“He is a very credible and formidable opponent. The only problem [for the ANC] is that he’s one individual, and voters have observed a lot of division within the ANC provincially. So as an individual, I’m not sure that he’d be able to swing it for the ANC,” said Africa.

The ANC is sure that its candidate, veteran union leader Tony Ehrenreich, will be the next mayor of Cape Town
The ANC is sure that its candidate, veteran union leader Tony Ehrenreich, will be the next mayor of Cape Town

In the build-up to these elections, the ruling party in the Western Cape has been wracked by infighting, with a number of rival ANC groups arguing about leadership positions in the organization.

Africa said this has left “ANC voters in the Western Cape… quite disillusioned” and she suspects that many won’t vote on May 18. She told VOA, “They’re not necessarily switching to the DA, but because they’re opting out (of the polls), it has the effect of boosting the DA’s numbers.”

You May Like

Conflicts Engulf Christians in Mideast

Research finds an increase in faith-based hostilities, and Christians are facing persecution in a growing number of countries in the region More

Chinese Americans: Don’t Call Us 'Model Minority'

Label points to collective achievement, but some say it triggers resentment, unrealistic expectations More

Iran Bolsters Phone, Internet Surveillance

Does increased monitoring suggest the government is nervous? More

This forum has been closed.
Comments
     
There are no comments in this forum. Be first and add one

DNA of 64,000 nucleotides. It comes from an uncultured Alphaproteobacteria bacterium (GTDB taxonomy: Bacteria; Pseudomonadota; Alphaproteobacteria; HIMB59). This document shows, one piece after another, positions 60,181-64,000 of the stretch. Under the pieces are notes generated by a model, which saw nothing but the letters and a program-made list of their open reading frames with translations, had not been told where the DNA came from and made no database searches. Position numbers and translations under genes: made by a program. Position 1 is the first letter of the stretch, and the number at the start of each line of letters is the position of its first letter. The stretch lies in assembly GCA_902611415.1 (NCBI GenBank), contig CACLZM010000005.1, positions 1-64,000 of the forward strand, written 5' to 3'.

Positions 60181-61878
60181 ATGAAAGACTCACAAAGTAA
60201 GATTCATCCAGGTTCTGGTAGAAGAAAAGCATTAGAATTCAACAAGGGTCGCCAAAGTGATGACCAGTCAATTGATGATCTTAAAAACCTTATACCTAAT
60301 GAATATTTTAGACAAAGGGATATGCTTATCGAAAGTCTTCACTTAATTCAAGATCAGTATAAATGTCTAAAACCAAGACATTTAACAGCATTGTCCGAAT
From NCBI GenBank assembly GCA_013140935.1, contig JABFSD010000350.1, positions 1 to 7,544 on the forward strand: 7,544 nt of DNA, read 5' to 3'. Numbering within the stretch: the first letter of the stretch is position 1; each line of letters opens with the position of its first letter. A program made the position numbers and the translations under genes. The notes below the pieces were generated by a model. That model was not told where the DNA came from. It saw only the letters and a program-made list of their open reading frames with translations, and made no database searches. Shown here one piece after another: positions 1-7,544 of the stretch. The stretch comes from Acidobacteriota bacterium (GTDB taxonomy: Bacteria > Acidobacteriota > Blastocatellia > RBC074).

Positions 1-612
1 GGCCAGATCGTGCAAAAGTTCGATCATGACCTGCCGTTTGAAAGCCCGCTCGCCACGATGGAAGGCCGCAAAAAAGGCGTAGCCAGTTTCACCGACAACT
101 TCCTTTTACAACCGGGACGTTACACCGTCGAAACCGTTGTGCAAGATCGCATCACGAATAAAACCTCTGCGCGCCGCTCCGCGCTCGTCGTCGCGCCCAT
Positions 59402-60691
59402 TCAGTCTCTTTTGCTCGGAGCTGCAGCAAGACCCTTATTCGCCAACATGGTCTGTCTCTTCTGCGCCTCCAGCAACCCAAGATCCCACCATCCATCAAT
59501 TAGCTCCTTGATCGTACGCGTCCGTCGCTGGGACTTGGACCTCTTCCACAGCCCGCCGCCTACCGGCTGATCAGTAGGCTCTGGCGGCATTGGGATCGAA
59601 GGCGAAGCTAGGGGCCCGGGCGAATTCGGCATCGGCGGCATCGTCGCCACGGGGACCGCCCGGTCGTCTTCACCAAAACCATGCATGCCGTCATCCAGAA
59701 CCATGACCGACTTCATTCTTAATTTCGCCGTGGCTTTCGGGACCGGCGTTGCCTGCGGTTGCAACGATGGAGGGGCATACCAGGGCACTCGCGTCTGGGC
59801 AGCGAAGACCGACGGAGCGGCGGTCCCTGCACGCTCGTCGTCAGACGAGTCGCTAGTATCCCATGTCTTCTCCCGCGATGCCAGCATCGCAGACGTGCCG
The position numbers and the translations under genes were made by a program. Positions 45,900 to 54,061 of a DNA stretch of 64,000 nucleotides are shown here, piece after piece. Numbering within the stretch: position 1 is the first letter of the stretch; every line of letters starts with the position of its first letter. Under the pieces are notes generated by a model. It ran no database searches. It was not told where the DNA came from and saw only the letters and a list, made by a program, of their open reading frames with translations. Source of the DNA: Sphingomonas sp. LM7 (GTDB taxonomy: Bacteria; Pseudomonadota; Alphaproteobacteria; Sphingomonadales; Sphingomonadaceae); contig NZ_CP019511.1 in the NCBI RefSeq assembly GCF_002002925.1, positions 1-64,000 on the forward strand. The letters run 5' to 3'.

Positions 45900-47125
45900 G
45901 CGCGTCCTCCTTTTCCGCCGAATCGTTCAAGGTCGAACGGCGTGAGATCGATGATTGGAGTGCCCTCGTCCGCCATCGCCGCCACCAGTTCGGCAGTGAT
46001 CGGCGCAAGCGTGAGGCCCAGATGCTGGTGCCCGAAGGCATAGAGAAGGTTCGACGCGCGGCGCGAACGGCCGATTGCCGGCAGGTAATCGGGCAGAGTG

Featured Videos

Your JavaScript is turned off or you have an old version of Adobe's Flash Player. Get the latest Flash player.
West Africa Ebola Vaccine Trials Possible by Early 2015i
X
Carol Pearson
August 30, 2014 7:14 PM
A U.S. health agency is speeding up clinical trials of a possible vaccine against the deadly Ebola virus that so far has killed more than 1,500 people in West Africa. If successful, the next step would be a larger trial in countries where the outbreak is occurring. VOA's Carol Pearson has more.
Video

Video West Africa Ebola Vaccine Trials Possible by Early 2015

A U.S. health agency is speeding up clinical trials of a possible vaccine against the deadly Ebola virus that so far has killed more than 1,500 people in West Africa. If successful, the next step would be a larger trial in countries where the outbreak is occurring. VOA's Carol Pearson has more.
Video

Video Survivors Commemorate 70th Anniversary of Nazi Liquidation of Polish Ghetto

When the Nazi army moved into the Polish city of Lodz in 1939, it marked the beginning of a long nightmare for the Jewish community that once made up one third of the population. Roughly 200,000 people were forced into the Lodz Ghetto. Less than 7,000 survived. As VOA’s Kane Farabaugh reports, some survivors gathered in Chicago on the 70th anniversary of the liquidation of the Lodz Ghetto to remember those who suffered at the hands of the Nazi regime.
Video

Video Cost to Raise Child in US Continues to Rise

The cost of raising a child in the United States continues to rise. In its latest annual report, the U.S. Department of Agriculture says middle income families with a child born in 2013 can expect to spend more than $240,000 before that child turns 18. And sending that child to college more than doubles that amount. VOA’s Deborah Block visited with a couple with one child in Alexandria, Virginia, to learn if the report reflects their lifestyle.
Video

Video Chaotic Afghan Vote Recount Threatens Nation’s Future

Afghanistan’s troubled presidential election continues to be rocked by turmoil as an audit of the ballots drags on. The U.N. says the recount will not be completed before September 10. Observers say repeated disputes and delays are threatening the orderly transfer of power and could have dangerous consequences. VOA correspondent Meredith Buel reports.
Video